One in five Australians will suffer from depression as some stage in their lives. Dubbed the black dog by Winston Churchill, it is one of the biggest medical problems facing the world today.
"There are many different breeds of Black Dog affecting millions of people from all walks of life. The Black Dog is an equal opportunity mongrel."
The nickname implies both familiarity and an attempt at mastery, because while that dog may sink his fangs into one's person every now and then, he's still, after all, only a dog, and he can be cajoled sometimes and locked up other times.
"Our society unfortunately still has these strange ideas about depression – that weak people get depressed. If weak people get depressed then why did Winston Churchill get depressed? Why did Abraham Lincoln get depressed? Why did Charles Darwin get depressed?" Dr Ian Chung.
As with many health issues, particularly in the area of mental health, the help available to those with depression is unfortunately dependant on their income and the support network around them.
For some, this has meant taking medication in conjunction with therapy and lifestyle changes. Others have found that they are able to manage their condition without the need for ongoing medication. Whilst some find that neither therapy or current medications available help. Medications that work on brain function are often discovered by accident whilst researching cures for other conditions. It is a case of trial and error when prescribing anti-depressants and in some cases there is not a drug that matches the sufferer’s personal chemical imbalance.
Some insider quotes that I found that put things in to words beter than I can:
"Asking a 'normal' person to understand what is going through the mind of someone suffering mental illness is like asking a cow to understand the point of view of a budgerigar. The two sides are so completely different to make mutual understanding very difficult indeed.
Just as a one-legged man can't get up and walk, a depressed person can't perceive the world and emotions in the same way as a healthy person. Depression completely changes a person's world-view. Their logic is completely different from yours and therefore reasoning with them is difficult."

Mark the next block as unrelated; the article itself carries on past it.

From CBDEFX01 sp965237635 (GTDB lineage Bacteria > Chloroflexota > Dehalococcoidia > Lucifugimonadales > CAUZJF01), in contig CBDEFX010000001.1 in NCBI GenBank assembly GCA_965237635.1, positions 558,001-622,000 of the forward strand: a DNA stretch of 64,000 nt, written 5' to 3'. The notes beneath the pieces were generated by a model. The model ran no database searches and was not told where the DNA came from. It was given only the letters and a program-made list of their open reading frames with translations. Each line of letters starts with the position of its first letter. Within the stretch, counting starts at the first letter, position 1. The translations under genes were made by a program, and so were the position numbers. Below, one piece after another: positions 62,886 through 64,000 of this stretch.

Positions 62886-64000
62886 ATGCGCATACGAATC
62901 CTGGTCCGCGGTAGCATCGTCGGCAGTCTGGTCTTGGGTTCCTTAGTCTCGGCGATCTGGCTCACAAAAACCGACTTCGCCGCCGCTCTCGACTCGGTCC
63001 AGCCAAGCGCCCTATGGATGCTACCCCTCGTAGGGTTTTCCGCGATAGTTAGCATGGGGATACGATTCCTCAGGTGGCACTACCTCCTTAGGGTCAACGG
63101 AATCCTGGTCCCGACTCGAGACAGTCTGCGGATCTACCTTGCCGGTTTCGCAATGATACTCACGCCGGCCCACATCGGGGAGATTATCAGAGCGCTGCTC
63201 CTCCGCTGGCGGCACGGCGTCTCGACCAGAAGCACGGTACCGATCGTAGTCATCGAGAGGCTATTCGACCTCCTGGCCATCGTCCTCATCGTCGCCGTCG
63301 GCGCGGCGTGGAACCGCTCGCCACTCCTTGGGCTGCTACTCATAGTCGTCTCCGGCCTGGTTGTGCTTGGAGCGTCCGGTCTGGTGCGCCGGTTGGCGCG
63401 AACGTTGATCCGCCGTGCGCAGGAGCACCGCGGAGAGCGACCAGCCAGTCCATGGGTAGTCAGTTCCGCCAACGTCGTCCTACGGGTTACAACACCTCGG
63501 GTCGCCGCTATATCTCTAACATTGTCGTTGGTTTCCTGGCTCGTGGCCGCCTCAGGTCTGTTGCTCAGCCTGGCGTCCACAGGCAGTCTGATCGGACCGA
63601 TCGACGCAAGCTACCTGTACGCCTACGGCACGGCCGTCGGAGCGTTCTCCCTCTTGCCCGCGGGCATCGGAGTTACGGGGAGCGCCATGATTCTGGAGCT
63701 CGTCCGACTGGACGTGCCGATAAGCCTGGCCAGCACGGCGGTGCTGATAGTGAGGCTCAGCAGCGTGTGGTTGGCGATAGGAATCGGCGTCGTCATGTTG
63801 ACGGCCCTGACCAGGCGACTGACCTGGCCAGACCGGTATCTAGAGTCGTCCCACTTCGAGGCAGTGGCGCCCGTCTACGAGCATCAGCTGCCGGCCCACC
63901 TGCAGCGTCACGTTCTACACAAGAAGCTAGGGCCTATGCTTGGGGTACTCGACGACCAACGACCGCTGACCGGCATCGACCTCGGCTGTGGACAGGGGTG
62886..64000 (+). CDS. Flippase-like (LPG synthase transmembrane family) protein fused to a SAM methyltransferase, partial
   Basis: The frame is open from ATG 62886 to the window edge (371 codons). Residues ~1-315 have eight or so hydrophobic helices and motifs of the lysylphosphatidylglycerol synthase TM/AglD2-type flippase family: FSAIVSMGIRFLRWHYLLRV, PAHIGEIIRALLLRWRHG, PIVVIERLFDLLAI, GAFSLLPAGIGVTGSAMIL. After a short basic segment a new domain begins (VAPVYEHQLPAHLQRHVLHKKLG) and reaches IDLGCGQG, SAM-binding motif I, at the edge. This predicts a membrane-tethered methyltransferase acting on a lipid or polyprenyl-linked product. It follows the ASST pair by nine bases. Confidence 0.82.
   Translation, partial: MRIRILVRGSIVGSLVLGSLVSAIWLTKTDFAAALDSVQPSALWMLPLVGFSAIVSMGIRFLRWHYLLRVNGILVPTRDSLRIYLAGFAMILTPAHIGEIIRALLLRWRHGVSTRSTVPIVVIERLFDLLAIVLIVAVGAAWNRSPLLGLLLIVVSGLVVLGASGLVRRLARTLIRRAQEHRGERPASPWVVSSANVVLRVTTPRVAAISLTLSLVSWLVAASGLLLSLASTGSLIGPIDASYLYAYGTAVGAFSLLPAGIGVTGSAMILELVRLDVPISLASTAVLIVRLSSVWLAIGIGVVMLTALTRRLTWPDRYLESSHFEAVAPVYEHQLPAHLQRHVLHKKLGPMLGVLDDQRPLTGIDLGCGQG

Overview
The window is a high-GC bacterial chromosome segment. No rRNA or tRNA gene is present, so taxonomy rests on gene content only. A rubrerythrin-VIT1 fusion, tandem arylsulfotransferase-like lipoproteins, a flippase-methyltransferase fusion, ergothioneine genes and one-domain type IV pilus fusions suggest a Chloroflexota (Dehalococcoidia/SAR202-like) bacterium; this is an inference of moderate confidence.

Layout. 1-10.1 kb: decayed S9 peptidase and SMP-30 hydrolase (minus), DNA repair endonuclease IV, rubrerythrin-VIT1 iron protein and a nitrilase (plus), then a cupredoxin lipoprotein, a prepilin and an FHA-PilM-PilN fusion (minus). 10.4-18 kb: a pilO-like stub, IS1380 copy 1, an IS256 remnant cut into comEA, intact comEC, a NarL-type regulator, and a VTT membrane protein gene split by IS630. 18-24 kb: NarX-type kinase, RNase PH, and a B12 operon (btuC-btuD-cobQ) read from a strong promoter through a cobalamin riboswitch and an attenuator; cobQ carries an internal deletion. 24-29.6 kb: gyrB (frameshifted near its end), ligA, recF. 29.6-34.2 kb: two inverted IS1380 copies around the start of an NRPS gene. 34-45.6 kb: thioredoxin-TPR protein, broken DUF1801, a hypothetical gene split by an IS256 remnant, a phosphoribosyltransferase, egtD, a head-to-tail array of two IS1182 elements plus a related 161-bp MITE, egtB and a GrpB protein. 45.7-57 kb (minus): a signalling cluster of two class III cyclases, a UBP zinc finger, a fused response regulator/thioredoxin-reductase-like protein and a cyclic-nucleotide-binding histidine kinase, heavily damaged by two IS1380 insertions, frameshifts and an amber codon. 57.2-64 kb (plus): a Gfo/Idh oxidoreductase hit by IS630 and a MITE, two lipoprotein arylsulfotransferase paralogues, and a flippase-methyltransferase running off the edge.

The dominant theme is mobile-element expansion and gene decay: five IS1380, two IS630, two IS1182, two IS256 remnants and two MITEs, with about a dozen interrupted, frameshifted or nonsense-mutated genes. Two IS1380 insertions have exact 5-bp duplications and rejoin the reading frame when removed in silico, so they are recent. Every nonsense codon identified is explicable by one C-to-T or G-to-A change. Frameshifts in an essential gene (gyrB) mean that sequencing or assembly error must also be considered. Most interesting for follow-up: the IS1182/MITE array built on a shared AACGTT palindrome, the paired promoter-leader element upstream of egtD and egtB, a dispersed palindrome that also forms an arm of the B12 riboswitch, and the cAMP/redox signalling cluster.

(Warwick Rendell) sent me an exceptional post from earlier this year - Depression in my own words.
"But occasionally, there are those days. Days where the mask is tissue-paper thin. Surviving the day is an act of will that leaves a lingering exhaustion that seeps into your bones. Like a drowning man in a flash flood, you wrap yourself around the hope that the waters will recede soon, and you'll be safe and dry again.
At least until the next deluge."
Warwick concisely sums up how each day can seem like a marathon, expending energy to maintain the facade of normality. He accurately describes the exhaustion that infects every cell, despite having done nothing to merit it. We cling on. And we keep clinging on, because we know what will happen if we let go.
"Depression, probably the most obvious condition leading to suicide, is a prison filled with repeat offenders, and the crime of melancholia has a startling recidivism rate. But it is not a prison in which rights are respected, nor is humane treatment the standard fare. Rather, the jailer is a fickle torturer who punishes his charges without mercy. The depressed person inhabits a cell with a tiny window and iron bars, is beaten, burned, electrocuted, and flayed by the guards, left shivering and in pain, while relatives and friends may visit, blind to both the unbearable wounds he suffers and to the bars which hold him. Bewildered, they cannot understand why he doesn't rise and walk through the empty doorway; they do not understand his pain; and they may inflict guilt or further torture by sneering at his condition or offering pointless advice ("What's the matter with you? Just leave!") which only exacerbates his suffering. Because they do not see the bars, the walls, the jailer, the prison grounds, they cannot take his pain seriously. It is an enigma to them. They can give him little, if any, comfort."
Those of us who recognise Antonio's prison know that we are only on parole, probably for the rest of our lives, with the threat of a return to that barred cell always hanging over us. It is a tough reality to know that we stand that much closer to the edge of the precipice than our friends and family who can't even see the cliff.
I designed this logo to put as a badge on each of the bikes I build
I’m hoping these bikes I am building will be fast enough to out run the black dog’s relentless chase.